You know that moment when you suddenly look around at your surroundings, and have no idea how you got yourself into that situation? This happened to me at about 11 am yesterday, in the middle of a neutering procedure for a 1 year old dog. How, you might ask, did I find myself holding down a dog for the vet who was performing a surgery? I would have to say it was my ‘try everything once’ attitude. Sorry, let me back up and start with the beginning of the day to help you get a better understanding for the entire event.

Last week Janina (GLV supervisor) asked me if I was interested in helping out at a spay/neuter clinic, and since I had never experienced such a thing before, I said of course! Though I’m not gonna lie, I thought she meant I would just play with the dogs and be far away from the actual surgeries.

The day began with a car ride to la Palma, a nearby city, to pick up some dogs that needed to be spayed but didn’t have any transportation. When we arrived back to Puerto Jimenez, I was immediately put to work at the vet. I started checking in animals, weighing them, and recording/organizing them all. When the clinic truly began, I found out I had only experienced the easiest part.

The vet, Ricardo, asked me if I could hold down the first puppy while he gave him his anesthetic and anti-inflammatory shot. As you could probably assume, the dogs were not big fans of these shots and it took a lot of effort to keep them from running away. It only took the dogs a few seconds for the drug to knock them out, and then we really began. We first shaved their stomaches and wiped them down with a disinfectant. They ended up looking as loopy as this cat. photo 1 (2)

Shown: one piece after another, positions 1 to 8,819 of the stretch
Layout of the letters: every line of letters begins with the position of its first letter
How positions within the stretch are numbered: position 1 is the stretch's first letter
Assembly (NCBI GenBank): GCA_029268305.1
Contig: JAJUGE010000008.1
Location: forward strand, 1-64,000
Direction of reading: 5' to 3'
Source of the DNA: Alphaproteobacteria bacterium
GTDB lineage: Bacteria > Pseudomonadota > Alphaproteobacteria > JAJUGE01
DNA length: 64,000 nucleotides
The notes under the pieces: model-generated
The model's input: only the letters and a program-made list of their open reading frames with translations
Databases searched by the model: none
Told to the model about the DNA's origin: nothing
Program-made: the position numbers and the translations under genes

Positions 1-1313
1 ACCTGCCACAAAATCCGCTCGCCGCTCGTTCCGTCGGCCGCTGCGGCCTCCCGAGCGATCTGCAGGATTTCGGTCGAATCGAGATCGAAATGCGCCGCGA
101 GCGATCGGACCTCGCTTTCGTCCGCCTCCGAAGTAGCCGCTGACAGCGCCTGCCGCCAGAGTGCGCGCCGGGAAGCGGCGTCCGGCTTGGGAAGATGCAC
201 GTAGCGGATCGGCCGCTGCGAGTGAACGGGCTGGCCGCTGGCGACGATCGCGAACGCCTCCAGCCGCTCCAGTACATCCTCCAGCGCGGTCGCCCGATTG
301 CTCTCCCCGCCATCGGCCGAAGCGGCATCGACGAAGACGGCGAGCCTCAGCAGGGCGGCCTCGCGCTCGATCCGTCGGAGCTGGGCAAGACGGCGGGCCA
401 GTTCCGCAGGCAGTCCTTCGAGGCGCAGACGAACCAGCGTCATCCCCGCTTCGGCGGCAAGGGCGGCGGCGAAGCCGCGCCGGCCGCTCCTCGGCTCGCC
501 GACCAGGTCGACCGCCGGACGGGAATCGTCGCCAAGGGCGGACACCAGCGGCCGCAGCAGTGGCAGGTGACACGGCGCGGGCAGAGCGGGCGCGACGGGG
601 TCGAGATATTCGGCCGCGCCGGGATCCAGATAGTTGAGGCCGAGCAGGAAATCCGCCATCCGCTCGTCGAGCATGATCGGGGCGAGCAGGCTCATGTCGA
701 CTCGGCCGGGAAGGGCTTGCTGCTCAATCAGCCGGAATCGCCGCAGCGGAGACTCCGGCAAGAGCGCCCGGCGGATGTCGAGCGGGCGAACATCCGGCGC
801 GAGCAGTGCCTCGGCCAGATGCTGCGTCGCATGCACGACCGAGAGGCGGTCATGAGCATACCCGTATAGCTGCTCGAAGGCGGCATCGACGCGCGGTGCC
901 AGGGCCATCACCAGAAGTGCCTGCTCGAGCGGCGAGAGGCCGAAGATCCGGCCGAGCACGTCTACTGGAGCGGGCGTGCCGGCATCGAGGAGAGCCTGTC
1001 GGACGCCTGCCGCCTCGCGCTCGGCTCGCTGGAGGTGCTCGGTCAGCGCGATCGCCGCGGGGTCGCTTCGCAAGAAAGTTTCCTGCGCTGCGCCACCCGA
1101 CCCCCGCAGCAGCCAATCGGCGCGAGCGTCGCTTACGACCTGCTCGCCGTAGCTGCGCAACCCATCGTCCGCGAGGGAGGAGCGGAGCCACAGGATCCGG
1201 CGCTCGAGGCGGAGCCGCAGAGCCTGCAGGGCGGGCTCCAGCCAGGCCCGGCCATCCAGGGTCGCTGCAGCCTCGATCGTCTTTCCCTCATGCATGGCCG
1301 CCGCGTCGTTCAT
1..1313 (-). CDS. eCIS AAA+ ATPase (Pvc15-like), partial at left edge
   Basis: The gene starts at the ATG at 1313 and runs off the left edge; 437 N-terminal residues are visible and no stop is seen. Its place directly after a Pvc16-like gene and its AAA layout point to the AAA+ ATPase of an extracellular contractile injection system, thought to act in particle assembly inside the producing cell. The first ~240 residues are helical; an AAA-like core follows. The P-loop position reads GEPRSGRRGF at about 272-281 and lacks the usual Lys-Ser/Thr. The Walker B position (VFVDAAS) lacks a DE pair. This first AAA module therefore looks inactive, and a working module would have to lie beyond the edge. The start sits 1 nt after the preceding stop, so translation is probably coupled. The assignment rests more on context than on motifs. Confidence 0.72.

The animal is then transferred to the actual table for the surgery, where I was tasked with holding their legs away from the operation. For a good half hour, I simply held their paws up and watched with curiosity as the vet snipped away. Surprisingly, I wasn’t grossed out by the surgery. (Maybe I should become a doctor…)

When it was all done, the animal goes back to the prep station and I clean them up. In this process I just washed all of the disinfectant and cleaned up the surgical area. Then I sprayed some silver paint on the wound to make sure it is not later disturbed by the cat/dog.

Even though the day was long and the vet’s office was way too hot, I’m happy I was able to experience something so unique. I mean, how many people are able to return to school and say they helped perform surgery in Costa Rica?



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